Cutting the Cord: Untangling Family and Money

Advice & Stories, Family Finances
on July 8, 2014

Cutting the Cord: Family and Money

Any discussion about family and money is bound to take a turn for the awkward sooner or later, but the increased financial dependence of adult children on their parents is a significant issue that begs to be addressed. Whether you are a parent fueled by love, or an adult leaning on your parents during a hard time, there has to forward movement to achieve financial independence. You need a game plan. Ignore the urge to make excuses; this is your future we’re talking about. Here are some expert tips—for both parents and their adult children—to help navigate these tricky waters.


You love your kids. You want the best for them, and when you see them struggling, your first instinct is to run to them, check in hand, to help them get back on their feet. This may be helpful the first few times, but soon, your check becomes a relied-upon source of income. The best gift you can give your child is to push them out of the proverbial nest and encourage them to be self-sufficient adults. Here are three tips to help you along the way:

1. Impart knowledge.

For decades, you were responsible for feeding, sheltering and educating your child. But there’s one subject you may have missed—have you educated your kids about money? Maybe you did an allowance system, but money knowledge involves knowing how to budget, save and invest. If you don’t teach your kids these skills at home, expect your child to face a steep learning curve when they are on their own. Handing them a check isn’t a great solution, but education is.

2. Love them in other ways.

Parents of all income levels are guilty of over-indulging their kids with gifts, but there’s an alternative. If your kid expects a big check at every holiday, there is an unconscious reliance on the money. Labeling checks as ‘gifts’ doesn’t take away the fact that you’re handing over money. Learn to satisfy your gift-giving desires in other, less damaging ways. Think of it this way—do you want to burden your kids with caring for aging adults? No, of course not, but guess what. Your kids will be doing just that when you don’t have enough saved for retirement. Love your kids by prioritizing your own financial goals.

3. Say no.

Ah, this is a hard one. What do you do when your 29 year old son asks for help paying rent? You say no. What do you do when your 35 year old daughter asks for help buying clothes for her kids? You say no. It will be hard. You love your kids, but loaning them money isn’t the best way to love them. If they are struggling, be there. Your presence and emotional support are more valuable than money.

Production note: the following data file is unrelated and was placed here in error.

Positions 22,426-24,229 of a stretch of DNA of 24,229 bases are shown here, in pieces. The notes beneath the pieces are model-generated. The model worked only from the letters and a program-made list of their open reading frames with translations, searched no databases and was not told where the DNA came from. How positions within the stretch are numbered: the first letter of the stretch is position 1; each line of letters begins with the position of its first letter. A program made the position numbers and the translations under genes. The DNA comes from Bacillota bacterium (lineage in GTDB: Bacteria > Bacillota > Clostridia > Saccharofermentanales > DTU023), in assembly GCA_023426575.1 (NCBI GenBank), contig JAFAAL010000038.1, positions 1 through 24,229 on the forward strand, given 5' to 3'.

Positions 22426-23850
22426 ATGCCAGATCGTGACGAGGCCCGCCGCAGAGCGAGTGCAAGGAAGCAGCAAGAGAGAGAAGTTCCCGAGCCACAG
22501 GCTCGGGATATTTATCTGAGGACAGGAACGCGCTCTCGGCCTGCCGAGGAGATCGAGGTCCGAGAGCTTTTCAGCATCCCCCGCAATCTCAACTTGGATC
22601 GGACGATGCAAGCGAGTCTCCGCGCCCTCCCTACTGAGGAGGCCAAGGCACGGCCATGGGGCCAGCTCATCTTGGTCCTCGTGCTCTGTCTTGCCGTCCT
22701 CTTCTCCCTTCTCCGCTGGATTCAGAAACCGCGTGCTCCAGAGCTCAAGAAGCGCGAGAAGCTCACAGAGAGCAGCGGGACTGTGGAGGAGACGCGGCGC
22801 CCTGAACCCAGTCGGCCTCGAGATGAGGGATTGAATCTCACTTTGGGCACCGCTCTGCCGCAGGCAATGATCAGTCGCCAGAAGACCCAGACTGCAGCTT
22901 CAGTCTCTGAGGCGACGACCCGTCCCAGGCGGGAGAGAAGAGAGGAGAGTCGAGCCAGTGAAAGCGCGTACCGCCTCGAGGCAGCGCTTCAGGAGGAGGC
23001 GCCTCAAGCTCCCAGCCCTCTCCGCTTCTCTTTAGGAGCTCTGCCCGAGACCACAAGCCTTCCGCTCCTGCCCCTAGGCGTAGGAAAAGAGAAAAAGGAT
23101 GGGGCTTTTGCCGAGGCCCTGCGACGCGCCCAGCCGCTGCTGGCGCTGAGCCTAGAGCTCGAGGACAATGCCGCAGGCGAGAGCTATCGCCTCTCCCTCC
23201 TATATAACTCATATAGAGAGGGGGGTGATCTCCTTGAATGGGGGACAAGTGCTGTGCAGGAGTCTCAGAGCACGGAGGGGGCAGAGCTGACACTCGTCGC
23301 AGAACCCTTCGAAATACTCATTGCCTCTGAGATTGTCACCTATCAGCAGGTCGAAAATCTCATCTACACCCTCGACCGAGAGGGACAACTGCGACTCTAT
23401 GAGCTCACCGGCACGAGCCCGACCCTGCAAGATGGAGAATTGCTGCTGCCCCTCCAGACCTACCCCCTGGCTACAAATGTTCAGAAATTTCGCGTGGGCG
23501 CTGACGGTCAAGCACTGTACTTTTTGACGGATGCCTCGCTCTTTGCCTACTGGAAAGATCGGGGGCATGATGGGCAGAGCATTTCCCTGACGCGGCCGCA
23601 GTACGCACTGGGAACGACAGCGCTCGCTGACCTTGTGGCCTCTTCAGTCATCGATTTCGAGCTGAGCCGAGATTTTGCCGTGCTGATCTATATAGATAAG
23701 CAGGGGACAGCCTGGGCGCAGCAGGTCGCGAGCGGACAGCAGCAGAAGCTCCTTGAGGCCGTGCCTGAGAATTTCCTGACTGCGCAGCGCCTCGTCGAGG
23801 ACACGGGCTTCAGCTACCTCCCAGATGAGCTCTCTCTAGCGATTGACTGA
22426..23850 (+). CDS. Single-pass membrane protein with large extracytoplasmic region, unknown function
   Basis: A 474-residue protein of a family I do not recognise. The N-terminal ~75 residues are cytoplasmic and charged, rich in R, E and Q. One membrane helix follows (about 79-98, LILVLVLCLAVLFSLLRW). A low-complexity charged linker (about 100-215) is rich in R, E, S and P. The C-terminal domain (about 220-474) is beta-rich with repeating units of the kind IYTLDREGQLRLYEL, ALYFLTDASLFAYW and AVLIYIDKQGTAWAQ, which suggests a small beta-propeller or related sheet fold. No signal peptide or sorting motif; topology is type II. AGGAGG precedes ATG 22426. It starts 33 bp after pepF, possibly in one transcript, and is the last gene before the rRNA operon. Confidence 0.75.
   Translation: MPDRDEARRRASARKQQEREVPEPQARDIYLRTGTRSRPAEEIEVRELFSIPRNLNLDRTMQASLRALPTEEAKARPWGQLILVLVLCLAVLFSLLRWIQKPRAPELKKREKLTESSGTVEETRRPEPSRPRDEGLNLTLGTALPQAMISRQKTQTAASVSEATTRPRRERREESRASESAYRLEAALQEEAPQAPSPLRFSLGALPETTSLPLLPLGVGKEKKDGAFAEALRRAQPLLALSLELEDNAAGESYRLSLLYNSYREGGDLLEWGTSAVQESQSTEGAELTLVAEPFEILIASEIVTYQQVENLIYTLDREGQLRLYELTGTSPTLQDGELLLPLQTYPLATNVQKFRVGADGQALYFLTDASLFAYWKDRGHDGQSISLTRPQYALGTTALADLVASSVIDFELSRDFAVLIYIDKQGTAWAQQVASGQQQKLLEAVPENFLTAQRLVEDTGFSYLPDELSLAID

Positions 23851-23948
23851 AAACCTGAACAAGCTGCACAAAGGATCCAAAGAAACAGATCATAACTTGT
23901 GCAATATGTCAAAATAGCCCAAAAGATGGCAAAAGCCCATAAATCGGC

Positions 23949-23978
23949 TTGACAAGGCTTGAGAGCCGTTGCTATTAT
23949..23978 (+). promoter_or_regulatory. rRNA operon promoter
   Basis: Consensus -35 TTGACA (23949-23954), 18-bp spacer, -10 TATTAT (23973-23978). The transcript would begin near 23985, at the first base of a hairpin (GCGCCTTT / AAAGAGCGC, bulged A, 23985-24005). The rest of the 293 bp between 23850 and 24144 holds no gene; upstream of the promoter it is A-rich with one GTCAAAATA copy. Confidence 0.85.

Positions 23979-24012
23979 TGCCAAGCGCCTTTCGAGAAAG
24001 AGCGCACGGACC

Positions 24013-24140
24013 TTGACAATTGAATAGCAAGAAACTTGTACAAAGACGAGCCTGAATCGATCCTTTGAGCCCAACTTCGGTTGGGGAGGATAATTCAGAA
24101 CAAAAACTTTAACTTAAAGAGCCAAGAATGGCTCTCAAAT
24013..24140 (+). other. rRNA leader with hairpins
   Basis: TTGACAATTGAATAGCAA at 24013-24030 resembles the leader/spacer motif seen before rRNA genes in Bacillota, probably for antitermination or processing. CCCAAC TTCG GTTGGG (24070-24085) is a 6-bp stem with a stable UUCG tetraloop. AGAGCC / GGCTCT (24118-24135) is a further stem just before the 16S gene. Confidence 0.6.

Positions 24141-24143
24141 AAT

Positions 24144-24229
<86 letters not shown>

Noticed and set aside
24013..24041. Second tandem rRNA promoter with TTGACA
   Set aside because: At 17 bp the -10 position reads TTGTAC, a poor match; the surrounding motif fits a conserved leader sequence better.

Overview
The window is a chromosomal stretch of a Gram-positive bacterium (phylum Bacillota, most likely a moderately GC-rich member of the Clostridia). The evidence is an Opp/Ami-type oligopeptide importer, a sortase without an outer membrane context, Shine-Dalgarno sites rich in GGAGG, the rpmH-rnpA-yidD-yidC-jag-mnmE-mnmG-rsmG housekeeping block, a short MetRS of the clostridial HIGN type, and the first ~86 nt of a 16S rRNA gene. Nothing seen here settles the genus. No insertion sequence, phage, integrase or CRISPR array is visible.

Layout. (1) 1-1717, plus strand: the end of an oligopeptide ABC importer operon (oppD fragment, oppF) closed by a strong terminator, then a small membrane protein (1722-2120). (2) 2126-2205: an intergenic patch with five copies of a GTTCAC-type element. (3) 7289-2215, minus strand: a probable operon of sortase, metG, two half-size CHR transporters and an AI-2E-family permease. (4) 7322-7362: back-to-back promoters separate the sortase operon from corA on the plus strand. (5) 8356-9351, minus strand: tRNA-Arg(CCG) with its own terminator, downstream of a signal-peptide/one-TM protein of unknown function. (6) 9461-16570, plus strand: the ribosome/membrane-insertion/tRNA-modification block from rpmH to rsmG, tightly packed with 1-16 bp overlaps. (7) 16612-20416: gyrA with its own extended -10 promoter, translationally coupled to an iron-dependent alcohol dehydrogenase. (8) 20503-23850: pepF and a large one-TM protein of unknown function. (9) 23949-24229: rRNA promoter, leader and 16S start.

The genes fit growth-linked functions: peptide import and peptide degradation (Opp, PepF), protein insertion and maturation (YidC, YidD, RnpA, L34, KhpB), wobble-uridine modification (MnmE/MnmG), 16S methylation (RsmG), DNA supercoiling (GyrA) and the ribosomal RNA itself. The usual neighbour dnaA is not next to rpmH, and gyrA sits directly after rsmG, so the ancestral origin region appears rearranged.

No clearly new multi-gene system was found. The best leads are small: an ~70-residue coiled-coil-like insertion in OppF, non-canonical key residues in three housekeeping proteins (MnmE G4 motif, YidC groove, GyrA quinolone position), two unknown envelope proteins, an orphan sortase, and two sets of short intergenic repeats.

Adult Children:

Being an adult comes with a lot of hard lessons, and money lessons are often the hardest to learn. Maybe your parents didn’t impart any financial wisdom on you, but you are your own person. Your choices are all your own. You will make mistakes, but as long as you keep trying, you’ll get better. Here are three tips to help you transition from dependent kid to independent adult:

1. Educate yourself.

As an adult, there is no parent to push and prod you to continue your studies, learning as an adult requires motivation from within. Another complication is how private your money is, meaning no one will know if the $60 you just spent was your last $60, or if you have $20,000 of credit card debt. This makes hiding one’s financial situation a common problem. Taking the time to research how to create a budget or confiding in a financial mentor is all up to you. You can ask your parents for guidance, but relying on them for a check isn’t going to solve your problems in the long-term.

2. Show them love.

You love your parents, right? Then don’t accept their money. It seems backwards, but here’s the thing—your parents need money too. They may seem invincible to you, but your parents have bills and financial needs, and they are facing the biggest due date of their lives: retirement. Don’t steal their future security by letting them compromise their own financial goals. The best gift you can give your parents is to rely on them for emotional support, and that’s it.

3. Say no.

Your rule of thumb should be to stop accepting financial assistance from your parents the day you graduate from school. Ask for advice; lean on them for emotional support, but say no to cash. It will be very difficult. But what you’ll gain through experience is a lifelong knowledge of how to handle tough financial situations. Bailouts are a band-aid. Want a great financial life? Fight through the hard times.

Parents and adult children play a significant role in each others’ lives. Don’t let money get in the way of your relationship. Take advantage of the emotional support family can offer, but don’t use them as a bank.

Peter Dunn, aka Pete the Planner, is an award-winning financial mind who has authored five books, hosts the popular Pete the Planner radio show and travels around the country offering financial education. His signature wit will have you laughing as you learn. For more from Peter, visit

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